Befitting their reputation as one of the most efficient species on the planet, ants forage for different foods at different times, based on the specific and timely needs of their respective colonies. Sometimes, the hunt will be for proteins while at other times they will seek items that contain carbohydrates.
Easy Access to Food
Within these two broad categories, ants tend to entertain a broad spectrum of acceptable items based on whatever is most easily and closely retrievable. Items may include animal carcasses or remains, fungus, plants and seeds. A general misconception about ants is that they eat leaves. In fact, no species of ant is known to use leaves for food, although they may at various points retrieve and transport leaves back to the colony for other practical uses.
Indeed, practicality infuses every aspect of the ant food diet. In 2008, a University of Oklahoma study found that species of ants further away from oceanfronts and that topography’s plentiful supply of salt water had a higher propensity for foraging salt over sugar than ants closer to sea. The findings, based on the “cafeteria experiment” use of salt and suger-soaked cotton balls, were true mainly for plant-eating ants, as carnivorous ants get salt mainly from their prey.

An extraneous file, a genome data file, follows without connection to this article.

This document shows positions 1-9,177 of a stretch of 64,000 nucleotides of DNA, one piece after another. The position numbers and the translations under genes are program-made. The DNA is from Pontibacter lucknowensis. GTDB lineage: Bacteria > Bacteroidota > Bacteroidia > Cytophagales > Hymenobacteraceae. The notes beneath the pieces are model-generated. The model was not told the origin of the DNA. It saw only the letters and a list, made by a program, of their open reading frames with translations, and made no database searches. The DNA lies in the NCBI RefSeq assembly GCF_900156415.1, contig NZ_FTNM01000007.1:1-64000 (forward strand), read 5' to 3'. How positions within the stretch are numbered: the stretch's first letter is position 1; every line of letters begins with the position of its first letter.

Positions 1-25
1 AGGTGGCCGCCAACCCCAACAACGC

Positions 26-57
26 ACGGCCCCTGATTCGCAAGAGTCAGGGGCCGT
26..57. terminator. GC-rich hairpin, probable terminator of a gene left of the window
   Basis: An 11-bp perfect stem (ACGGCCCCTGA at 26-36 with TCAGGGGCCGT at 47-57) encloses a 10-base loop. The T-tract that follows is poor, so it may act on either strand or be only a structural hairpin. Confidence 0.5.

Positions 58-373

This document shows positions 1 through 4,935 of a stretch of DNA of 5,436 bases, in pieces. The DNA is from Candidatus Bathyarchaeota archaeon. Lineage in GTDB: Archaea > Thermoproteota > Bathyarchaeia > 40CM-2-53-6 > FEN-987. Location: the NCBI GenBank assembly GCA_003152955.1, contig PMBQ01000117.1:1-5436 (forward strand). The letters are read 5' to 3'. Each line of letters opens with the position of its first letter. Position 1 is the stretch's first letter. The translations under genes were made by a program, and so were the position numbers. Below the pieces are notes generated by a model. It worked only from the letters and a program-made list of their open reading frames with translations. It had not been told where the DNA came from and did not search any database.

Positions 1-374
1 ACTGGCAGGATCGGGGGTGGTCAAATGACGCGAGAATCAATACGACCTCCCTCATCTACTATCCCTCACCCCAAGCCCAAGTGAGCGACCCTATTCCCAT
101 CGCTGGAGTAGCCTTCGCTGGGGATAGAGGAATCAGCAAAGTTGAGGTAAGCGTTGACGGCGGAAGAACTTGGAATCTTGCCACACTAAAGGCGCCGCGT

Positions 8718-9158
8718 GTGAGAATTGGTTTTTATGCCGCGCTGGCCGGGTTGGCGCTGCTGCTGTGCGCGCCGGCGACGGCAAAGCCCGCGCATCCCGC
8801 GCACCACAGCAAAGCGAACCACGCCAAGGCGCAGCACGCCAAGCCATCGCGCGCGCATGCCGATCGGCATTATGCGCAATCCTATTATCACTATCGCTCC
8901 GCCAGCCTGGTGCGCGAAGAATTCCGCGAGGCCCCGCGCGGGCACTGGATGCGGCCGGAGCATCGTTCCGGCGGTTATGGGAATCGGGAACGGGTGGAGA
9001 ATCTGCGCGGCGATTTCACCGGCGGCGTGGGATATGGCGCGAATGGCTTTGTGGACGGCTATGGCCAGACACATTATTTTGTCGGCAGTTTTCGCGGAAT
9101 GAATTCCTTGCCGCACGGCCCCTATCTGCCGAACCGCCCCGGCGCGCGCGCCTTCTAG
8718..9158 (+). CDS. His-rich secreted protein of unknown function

In addition to searching for different foods at different times, the more than 12,000 species of ants also are extremely cunning as far as when they look for these items, depending on what part of of the world they are located in. The only exception being that ants do not generally forage in the rain or immediately following a rainstorm. Guided by temperature and humidity, some ants forage only before dawn or after dusk, while others set out at the hottest point of the desert day for example, aware that this is the time when their predators are least likely to be out, looking to eat them.